Ann Grifalconi, , illus. by Kadir Nelson. . Dial, $16.99 (40pp) ISBN 978-0-8037-2623-9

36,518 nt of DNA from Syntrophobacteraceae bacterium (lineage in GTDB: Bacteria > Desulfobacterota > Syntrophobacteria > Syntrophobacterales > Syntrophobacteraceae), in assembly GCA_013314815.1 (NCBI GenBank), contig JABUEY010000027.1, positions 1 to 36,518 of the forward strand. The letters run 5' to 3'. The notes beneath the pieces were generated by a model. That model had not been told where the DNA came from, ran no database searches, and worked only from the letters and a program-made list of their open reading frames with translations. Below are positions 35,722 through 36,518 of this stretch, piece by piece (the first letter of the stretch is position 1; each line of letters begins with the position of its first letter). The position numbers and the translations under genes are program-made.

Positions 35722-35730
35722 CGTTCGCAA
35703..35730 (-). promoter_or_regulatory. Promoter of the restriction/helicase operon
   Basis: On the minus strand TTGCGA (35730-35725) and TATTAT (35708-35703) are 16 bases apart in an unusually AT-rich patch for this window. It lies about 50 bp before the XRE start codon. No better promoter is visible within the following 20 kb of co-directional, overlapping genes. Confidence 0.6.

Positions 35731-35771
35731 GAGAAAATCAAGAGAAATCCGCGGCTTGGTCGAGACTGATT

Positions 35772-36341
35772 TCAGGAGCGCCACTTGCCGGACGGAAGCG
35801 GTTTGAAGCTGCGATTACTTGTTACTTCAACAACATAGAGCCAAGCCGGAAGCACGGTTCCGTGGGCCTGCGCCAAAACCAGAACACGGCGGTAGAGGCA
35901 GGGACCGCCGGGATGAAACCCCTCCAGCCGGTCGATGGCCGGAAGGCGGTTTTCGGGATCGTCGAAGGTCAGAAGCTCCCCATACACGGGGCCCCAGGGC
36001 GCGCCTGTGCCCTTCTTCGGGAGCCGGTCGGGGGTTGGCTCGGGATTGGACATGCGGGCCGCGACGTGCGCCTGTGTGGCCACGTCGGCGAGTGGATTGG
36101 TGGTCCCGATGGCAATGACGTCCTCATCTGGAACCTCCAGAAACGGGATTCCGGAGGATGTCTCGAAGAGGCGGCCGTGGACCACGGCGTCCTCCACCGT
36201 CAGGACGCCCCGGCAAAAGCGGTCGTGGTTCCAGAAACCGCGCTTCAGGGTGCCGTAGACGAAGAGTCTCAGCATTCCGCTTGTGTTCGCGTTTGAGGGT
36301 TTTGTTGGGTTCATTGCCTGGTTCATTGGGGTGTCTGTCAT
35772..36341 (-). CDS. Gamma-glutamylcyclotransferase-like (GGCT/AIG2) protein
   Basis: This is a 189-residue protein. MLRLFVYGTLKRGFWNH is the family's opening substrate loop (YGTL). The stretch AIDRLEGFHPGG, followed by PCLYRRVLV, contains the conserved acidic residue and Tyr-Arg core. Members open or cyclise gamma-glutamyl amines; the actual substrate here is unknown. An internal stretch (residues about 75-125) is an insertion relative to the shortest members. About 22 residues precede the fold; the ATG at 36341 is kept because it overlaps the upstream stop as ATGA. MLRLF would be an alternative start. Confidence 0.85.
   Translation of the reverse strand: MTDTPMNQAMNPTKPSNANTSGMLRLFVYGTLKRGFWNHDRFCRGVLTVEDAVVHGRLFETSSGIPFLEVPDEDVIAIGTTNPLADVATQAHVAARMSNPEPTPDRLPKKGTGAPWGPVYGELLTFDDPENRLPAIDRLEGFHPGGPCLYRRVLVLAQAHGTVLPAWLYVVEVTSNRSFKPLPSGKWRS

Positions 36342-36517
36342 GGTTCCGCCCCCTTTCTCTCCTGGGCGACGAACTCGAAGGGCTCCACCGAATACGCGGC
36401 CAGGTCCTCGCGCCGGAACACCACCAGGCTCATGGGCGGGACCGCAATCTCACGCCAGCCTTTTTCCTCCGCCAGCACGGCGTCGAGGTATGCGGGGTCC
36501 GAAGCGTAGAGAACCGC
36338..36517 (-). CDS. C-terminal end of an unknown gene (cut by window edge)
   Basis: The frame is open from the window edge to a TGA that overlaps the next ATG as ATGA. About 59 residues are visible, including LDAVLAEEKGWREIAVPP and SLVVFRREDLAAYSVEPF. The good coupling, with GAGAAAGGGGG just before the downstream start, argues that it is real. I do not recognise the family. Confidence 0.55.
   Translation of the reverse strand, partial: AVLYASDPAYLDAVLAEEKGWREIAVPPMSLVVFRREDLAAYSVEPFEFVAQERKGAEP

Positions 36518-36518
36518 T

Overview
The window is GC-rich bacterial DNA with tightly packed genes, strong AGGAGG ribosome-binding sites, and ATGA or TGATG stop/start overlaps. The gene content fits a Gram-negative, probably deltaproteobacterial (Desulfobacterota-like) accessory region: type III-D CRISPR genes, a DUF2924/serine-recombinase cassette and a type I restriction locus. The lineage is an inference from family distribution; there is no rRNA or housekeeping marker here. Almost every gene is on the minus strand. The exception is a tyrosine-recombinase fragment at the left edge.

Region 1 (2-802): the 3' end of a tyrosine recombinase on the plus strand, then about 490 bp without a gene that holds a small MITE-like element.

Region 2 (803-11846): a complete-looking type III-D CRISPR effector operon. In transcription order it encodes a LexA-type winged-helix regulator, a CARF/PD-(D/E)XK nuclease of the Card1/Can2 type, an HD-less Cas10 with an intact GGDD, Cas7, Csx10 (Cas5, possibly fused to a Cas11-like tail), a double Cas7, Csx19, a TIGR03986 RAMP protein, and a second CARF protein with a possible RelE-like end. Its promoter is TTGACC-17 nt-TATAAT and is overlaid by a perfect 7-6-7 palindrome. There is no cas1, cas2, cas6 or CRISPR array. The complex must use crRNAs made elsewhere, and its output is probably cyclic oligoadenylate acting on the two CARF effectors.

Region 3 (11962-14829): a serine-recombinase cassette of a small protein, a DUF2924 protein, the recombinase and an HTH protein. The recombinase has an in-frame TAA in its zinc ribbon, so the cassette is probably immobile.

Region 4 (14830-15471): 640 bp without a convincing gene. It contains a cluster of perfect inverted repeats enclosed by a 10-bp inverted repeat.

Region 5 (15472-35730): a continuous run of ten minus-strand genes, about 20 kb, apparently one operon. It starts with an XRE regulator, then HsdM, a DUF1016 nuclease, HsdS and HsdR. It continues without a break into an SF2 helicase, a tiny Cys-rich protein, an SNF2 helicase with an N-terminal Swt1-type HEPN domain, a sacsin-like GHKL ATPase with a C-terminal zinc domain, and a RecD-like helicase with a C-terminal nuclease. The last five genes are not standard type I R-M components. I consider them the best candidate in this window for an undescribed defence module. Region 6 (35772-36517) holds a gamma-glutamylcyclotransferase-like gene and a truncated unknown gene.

The creator of The Village of Round and Square Houses sets another moving tale on African soil, this time recounting how a small village escapes a band of slave traders. Young Abikanile and her mother, Njemile, guide their fellow villagers in an ingenious escape, but it requires both courage and faith. In the style of an African storyteller, Grifalconi uses expressive prose to eloquently recount the anxious and poignant atmosphere as villagers prepare to flee deep into the forest to wait out the slavers. First, they must wipe out all traces of the village of Yao (except for the elder, Chimwala, who elects to stay and pose as a soothsayer): "The people stood back, then, leaning on their hoes, their tears wetting the soil where their homes had rested, as the smell of freshly turned earth rose about them." Nelson's (Just the Two of Us) oils, heavy on dusky tones, fill in finely detailed pencil drawings to convey the dense flora of the African jungle as well as the gait, poise and feelings of the villagers. Crosshatched shadings add subtle texture to their dark skin, while a small white flower or brightly colored batik provides sophisticated contrast. In an especially effective scene, Njemile tells her daughter of the slavers who "come riding in swiftly on horseback, shooting their long guns, capturing unarmed farmers" while shadowy images of them, guns raised at the ready, eerily appear as dark clouds against an orange sky. An uplifting tale of inner strength and courage. Ages 5-up. (Sept.)